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Photography: Dan Couto


Perhaps it was just an irrational fear, like my phobias about snakes and high places. All my life I have avoided Los Angeles because I couldn't see the point of an ordinary woman purposely visiting a city where every waitress, shopgirl and passerby on the street is reputed to be prettier, thinner and younger. Why speed up the depressingly inevitable decline into sexual obscurity, I reasoned, by rushing headlong to the one place in the world where beautiful people are so abundant they comprise their own voting block?

But all fear -- irrational or not -- needs to be confronted. And so I decided to see if I could cut the mustard among L.A.'s self-styled elite.


My dark green Ford Mustang convertible is the perfect L.A.-type vehicle. Cruising Santa Monica Boulevard, I find the scenery amazingly unspectacular: lots of low-level shops mixed in with white-washed bungalows and palm trees. But as my car passes the You Are Now Entering Beverly Hills sign, I notice a sudden change for the better. Spiky grass and masses of flowers line the roadside. And the windows of the buildings are fitted with a more elegant brand of anti-theft bars.

I check into the truly elegant Four Seasons Beverly Hills Hotel and check out their Windows Lounge. It is packed with cell phone-toting women all wearing the same low-cut black Lycra dresses and cell phone-toting men attired either in dark business suits and ties, or khaki pants, running shoes and baseball caps.

Everyone looks like they are in deep discussion over impending movie deals, although they could just be discussing whether to order the Russian Beluga caviar en brioche or the calamari arrabiata with the saffron aioli drizzle. I intentionally eavesdrop: They are indeed discussing movie deals. I feel I have really arrived...


Article: Tufts Communications


Wednesday, 1:37 PM. The name's Joe Thursday. Ever since Monday, after receiving a hot tip last Friday, my partner Al Jones and I have been staking out the underside of table 13 at Chez Lucky Pierre. Some sloppily dressed businessmen had been spotted power-lunching in the vicinity. We're detectives, working out of the Accessories Unit of Two Division, Metropolitan Fashion Police.

"Say Joe, how much do you think they charge for an omelette in a place like this?"
"I dunno. Maybe twelve, fifteen bucks."
"As much as that?"
"Shhh, somebody's coming."
"Joe -- look at that!"
"I am looking, and I don't like what I see. Judging by the scuffmarks on this guy's shoes, he could be one tough customer. Let's move."
"Wha...Who are you people? What were you doing hiding under my table?"
"Fashion police, sir. My name's Thursday, this is Detective Jones. We'd like to ask you a few questions."
"Certainly, I've done nothing to be ashamed of."
"Then why are you surreptitiously trying to polish the top of your shoe against the leg of your pants?"
"I -- I'm doing nothing of the sort. It's just a little nervous gesture I have sometimes."
"Look, who do you people think you are, barging in here, interrupting me at lunch? I'll have you know I'm an important man in this town, with plenty of connections. I could have your jobs for this."
"Well until then, mister, why not let us do our jobs? You're under arrest for violating Section 195-A of the sartorial code -- severe shoe abuse."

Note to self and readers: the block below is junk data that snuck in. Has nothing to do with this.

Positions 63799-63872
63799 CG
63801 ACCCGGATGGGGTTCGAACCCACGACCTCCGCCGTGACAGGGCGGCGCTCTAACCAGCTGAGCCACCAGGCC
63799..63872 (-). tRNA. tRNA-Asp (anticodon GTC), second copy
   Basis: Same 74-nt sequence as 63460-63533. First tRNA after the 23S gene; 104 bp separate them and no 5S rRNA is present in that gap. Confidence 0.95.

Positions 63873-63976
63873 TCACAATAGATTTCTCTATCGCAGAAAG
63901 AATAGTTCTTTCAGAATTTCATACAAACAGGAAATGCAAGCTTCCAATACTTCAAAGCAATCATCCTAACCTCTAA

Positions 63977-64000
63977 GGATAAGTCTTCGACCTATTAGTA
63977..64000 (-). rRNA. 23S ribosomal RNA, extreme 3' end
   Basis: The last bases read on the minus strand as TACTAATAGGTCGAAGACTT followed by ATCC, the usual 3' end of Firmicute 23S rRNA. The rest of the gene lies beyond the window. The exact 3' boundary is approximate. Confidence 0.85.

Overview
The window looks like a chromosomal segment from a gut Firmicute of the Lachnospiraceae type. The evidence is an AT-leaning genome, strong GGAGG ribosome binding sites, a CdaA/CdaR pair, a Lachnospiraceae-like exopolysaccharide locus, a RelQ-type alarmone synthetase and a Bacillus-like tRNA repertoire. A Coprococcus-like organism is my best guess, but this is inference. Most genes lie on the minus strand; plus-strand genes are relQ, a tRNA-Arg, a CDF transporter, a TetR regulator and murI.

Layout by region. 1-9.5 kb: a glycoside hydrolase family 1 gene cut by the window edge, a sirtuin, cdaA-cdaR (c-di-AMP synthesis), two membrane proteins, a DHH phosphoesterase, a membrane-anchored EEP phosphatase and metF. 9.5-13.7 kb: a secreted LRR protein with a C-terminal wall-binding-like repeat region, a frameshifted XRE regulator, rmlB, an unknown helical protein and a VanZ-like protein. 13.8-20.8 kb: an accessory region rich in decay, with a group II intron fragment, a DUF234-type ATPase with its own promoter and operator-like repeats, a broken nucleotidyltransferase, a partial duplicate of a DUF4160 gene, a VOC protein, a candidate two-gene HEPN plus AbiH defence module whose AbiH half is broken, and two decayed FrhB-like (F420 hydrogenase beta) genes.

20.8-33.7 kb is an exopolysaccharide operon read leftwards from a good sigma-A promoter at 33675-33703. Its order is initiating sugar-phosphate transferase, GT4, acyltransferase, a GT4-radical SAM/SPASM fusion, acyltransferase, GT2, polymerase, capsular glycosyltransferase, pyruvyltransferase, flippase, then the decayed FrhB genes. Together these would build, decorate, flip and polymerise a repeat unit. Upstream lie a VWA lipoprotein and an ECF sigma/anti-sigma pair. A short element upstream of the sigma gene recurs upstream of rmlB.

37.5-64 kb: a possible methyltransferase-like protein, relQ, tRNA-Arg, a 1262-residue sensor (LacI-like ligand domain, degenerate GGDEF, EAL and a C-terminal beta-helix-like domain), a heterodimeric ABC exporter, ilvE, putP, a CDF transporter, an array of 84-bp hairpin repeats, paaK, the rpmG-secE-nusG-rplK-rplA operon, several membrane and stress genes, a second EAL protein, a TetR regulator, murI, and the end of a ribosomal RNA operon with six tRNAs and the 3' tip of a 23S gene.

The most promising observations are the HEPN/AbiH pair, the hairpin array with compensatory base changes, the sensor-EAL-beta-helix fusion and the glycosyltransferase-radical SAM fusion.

"Joe, look out!"
"Okay, mister, just keep your hands on the table where I can see them."
"I wasn't doing anything! I was just reaching down to scratch my leg..."
"He's lying, Joe. Take a gander at his socks."
"Droopy mid-calf socks with a suit! When will you business punks ever learn? All right, Al, cuff him."

Article: Homemakers


This definitely wasn't one of Cathy Black's better days. Two weeks before Christmas and here she was lying on her back, feet in the stirrups. An uncomfortable intrusion on her busy life; still there would be time later to meet her niece for a little shopping, then run home to walk the dogs and start dinner for her husband, Mitch.

The doctor slid the speculum in and cranked it open. Then she did something doctors don't ordinarily do: She gasped. That quick intake of breath told Cathy all she needed to know. The discharge she had been having was not just a simple yeast infection. It confirmed the indefinable feeling Black had had - that something was not right within her body.

Recovering herself, the doctor apologized and explained how the cervix was being blocked by some sort of tumorous growth, a large, white, lumpy mass. There was a good chance, however, that it was benign. She would book an immediate appointment with a specialist.

Of course it would be benign, Black rationalized. Cancer didn't run in her family. Okay, she had put off getting a Pap smear for a couple of years, but the ones before had always tested negative. Still, she was left shaken and scared, with a careening sensation that she had lost control over her own fate.

Another Black Monday. "We are looking at cancer," confirmed the specialist. "It's rare and it's growing quickly. I want you in ultrasound this afternoon to check if it's spread to the uterus and ovaries. We'll likely have to do a hysterectomy. Maybe chemotherapy. Perhaps both. We'll know more when we get the biopsy report."

The verdict: Squamous cell cervical cancer, stage 2B. Funny. 2B or not 2B.

But finding answers about her condition were proving difficult. She discovered that despite all of society's advances at the end of the 20th century, there was no support group for gynecological cancer patients in her hometown of Hamilton, Ont. Even Toronto boasted just a single support group. There was a dearth of written information available on gynecological cancer, which breaks down into seven main types: cervical; endometrial and uterine; Fallopian tube; gestational trophoblastic disease and choriocarcinoma; vaginal vulvar; and ovarian. It had now been eight weeks since her diagnosis and she had many concerns - When do we start radiation treatments? What do you mean the delay is still within acceptable provincial limits?

Worrying about how Mitch and the rest of her family will handle it. Family. "Your ovaries are now officially fried."

At 38, Cathy thought she would have a few more years to decide whether she wanted children. Now that decision, too, had been taken away from her.

Article: More Magazine


Bob never bothered moving out of his parents' home. Undemanding and easygoing, he was welcome to stay on after university and help contribute to the household. When his parents died, he simply bought the house from their estate and continued to live there as he'd always done.

It remained unchanged. For decades. Not only was it full of deceased peoples' personalities, tastes and memories, it was as faded as its hallway's apparently limitless supply of Kodak snapshots (framed in grouped salutes to half-forgotten holidays and elderly friends who by now must have either shuffled off this mortal coil or are regularly receiving birthday greetings from the Queen).

The house's atmosphere was similarly stale - an oppressive mixture of mustiness, lily of the valley and a scent more undefined (perhaps that mangy fox fur still hanging in the front closet?). I could almost feel a sympathetic dowager's hump sprouting on my spine.